Description

CROSS-REFERENCE TO RELATED APPLICATIONS

This is a continuation application of U.S. patent application Ser. No. 14/520,690 filed on Oct. 22, 2014, the disclosure of which is hereby incorporated by reference as if set forth in its entirety herein.

BACKGROUND

Implants for spinal fusion typically include a spacer to allow for growth of bone between adjacent vertebral bodies while restoring and maintaining intervertebral space height that is defined between the vertebral bodies. In some cases, a plate is used to provide stability during healing so as to allow the patient to quickly resume an active lifestyle. The profile of the plate, which is placed on the anterior aspect of the vertebral bodies, however, can lead to dysphasia or patient discomfort which has precipitated the development of what's known as “zero-profile” devices. One example of a conventional minimal-profile intervertebral implant is insertable substantially entirely into the intervertebral space so as to not substantially extend beyond the footprint of the vertebral bodies that define the intervertebral space.

Other intervertebral implants have been utilized that include a frame shaped in a manner so as to interface with a spacer made from PEEK. Such spacer bodies typically are customized to have complimentary features to the frame so that the spacer bodies may be affixed to the frame. Such frames may not be desirable for spacer bodies made from allograft, however, because allograft spacer bodies may vary in shape, may not include the complimentary features needed to be affixed to the frame, and may degrade or resorb overtime.

SUMMARY

In accordance with one embodiment, an intervertebral implant is configured to be inserted into an intervertebral space. The intervertebral implant can include a spacer and a frame. The spacer, in turn, can include a cortical spacer body comprising a cortical bone graft material, and a cancellous spacer body comprising a cancellous bone graft material. The cancellous spacer body can be disposed proximal with respect to at least a portion of the cortical spacer body. The frame can include a support member disposed proximal with respect to the cancellous spacer body and configured to extend along a portion of the cancellous spacer body, such that the cancellous spacer body is disposed between the support member and the at least a portion of the cortical spacer body. The frame can further include first and second opposed arms that extend from the support member and are configured to engage the cortical spacer body.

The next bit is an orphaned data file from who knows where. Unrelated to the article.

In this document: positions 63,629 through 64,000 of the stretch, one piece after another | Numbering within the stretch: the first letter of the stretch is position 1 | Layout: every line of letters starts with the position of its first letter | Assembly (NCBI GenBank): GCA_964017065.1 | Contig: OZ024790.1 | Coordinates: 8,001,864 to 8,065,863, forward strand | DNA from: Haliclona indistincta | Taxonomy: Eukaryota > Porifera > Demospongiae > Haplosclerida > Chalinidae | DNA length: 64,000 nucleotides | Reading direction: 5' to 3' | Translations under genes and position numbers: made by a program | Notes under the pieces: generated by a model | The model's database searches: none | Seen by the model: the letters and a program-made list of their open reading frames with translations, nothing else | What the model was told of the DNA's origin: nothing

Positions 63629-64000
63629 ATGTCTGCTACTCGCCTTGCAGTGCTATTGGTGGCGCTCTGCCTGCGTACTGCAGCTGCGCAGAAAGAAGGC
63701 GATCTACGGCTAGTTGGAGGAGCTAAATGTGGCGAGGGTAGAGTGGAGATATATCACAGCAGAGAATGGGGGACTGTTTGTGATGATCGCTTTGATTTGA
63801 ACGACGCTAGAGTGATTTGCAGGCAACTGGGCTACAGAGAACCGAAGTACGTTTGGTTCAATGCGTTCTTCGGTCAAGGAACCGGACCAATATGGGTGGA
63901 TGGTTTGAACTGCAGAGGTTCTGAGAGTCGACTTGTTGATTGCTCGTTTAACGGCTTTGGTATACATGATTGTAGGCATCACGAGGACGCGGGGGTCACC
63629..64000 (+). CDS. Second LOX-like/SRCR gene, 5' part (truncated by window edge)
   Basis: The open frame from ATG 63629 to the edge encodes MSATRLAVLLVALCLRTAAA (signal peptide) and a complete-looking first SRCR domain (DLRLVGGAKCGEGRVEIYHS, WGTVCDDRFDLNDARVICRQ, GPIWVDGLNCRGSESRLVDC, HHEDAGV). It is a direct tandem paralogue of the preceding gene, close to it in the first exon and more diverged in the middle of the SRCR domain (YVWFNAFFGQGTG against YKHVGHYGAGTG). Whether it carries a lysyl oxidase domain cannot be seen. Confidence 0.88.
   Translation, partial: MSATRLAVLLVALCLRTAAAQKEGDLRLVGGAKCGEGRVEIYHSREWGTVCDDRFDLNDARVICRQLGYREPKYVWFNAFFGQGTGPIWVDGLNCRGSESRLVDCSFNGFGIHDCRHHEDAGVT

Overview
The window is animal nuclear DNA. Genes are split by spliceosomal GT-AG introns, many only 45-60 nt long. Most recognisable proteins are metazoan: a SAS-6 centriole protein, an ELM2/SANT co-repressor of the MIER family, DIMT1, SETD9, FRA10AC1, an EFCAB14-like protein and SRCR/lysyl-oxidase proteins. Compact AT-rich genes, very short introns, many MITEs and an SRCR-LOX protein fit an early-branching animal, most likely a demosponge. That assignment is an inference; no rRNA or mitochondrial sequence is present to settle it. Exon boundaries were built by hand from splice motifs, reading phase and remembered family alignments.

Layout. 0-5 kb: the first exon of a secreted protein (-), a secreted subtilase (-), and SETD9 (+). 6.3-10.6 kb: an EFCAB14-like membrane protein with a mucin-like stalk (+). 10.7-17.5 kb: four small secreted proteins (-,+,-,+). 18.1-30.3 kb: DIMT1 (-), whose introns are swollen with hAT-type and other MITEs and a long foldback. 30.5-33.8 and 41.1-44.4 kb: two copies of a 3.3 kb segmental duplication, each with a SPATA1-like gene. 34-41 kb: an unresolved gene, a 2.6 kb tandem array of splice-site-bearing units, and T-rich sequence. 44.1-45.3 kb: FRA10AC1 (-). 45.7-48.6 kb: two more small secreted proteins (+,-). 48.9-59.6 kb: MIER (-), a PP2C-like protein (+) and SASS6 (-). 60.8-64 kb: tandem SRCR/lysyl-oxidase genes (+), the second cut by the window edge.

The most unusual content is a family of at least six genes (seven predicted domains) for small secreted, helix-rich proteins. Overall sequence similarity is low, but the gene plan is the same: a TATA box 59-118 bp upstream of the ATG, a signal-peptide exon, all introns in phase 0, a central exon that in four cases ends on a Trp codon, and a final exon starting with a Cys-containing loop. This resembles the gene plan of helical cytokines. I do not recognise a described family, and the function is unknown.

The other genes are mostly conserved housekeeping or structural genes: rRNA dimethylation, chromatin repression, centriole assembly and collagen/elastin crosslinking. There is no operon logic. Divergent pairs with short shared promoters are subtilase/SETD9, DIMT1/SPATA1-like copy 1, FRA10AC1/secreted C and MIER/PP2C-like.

BRIEF DESCRIPTION OF THE DRAWINGS

The foregoing summary, as well as the following detailed description of embodiments of the application, will be better understood when read in conjunction with the appended drawings. For the purposes of illustrating the methods, implants and systems of the present application, there is shown in the drawings preferred embodiments. It should be understood, however, that the application is not limited to the precise methods, implants, and systems shown. In the drawings: